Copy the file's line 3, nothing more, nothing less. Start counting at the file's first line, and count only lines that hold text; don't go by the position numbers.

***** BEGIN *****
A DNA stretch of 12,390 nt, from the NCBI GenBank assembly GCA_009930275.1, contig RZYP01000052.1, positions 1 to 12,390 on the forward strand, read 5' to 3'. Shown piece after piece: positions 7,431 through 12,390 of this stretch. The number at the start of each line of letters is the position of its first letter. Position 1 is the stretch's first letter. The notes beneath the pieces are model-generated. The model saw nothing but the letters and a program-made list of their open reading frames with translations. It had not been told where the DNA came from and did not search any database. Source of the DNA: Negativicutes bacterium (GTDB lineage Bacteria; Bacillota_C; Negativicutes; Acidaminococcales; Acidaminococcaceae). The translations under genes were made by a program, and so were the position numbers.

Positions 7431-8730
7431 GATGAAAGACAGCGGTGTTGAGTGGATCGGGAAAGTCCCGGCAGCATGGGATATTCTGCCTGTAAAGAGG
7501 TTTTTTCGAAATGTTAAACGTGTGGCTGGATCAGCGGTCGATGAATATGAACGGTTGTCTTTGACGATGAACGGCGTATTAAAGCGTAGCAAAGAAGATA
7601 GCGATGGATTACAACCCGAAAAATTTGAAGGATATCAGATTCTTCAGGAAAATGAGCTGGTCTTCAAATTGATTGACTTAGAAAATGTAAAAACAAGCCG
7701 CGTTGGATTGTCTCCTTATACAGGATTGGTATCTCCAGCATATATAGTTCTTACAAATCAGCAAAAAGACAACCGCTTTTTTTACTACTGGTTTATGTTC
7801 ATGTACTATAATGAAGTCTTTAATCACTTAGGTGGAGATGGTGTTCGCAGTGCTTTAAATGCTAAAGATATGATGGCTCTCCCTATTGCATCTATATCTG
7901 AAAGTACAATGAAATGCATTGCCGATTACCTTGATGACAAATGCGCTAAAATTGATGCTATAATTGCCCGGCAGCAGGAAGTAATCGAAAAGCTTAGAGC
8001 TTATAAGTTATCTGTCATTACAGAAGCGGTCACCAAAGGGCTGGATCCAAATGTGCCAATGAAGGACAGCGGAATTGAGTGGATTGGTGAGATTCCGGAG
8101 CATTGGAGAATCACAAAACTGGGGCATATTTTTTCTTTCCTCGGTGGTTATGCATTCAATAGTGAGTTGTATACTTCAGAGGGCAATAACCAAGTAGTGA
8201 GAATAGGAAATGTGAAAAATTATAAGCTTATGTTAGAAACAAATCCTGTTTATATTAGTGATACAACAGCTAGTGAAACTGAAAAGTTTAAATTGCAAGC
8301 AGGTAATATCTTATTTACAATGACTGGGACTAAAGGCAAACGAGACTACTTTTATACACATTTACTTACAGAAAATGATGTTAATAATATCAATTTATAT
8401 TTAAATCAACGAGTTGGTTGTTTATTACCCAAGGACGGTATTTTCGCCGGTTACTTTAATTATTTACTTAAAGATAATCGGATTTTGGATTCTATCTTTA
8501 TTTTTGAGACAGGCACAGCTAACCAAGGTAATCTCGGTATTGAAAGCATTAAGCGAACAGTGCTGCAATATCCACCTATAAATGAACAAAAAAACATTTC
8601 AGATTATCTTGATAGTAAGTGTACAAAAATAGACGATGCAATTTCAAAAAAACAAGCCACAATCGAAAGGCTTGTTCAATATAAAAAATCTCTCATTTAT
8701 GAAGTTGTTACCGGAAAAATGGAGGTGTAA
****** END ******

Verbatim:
7431 GATGAAAGACAGCGGTGTTGAGTGGATCGGGAAAGTCCCGGCAGCATGGGATATTCTGCCTGTAAAGAGG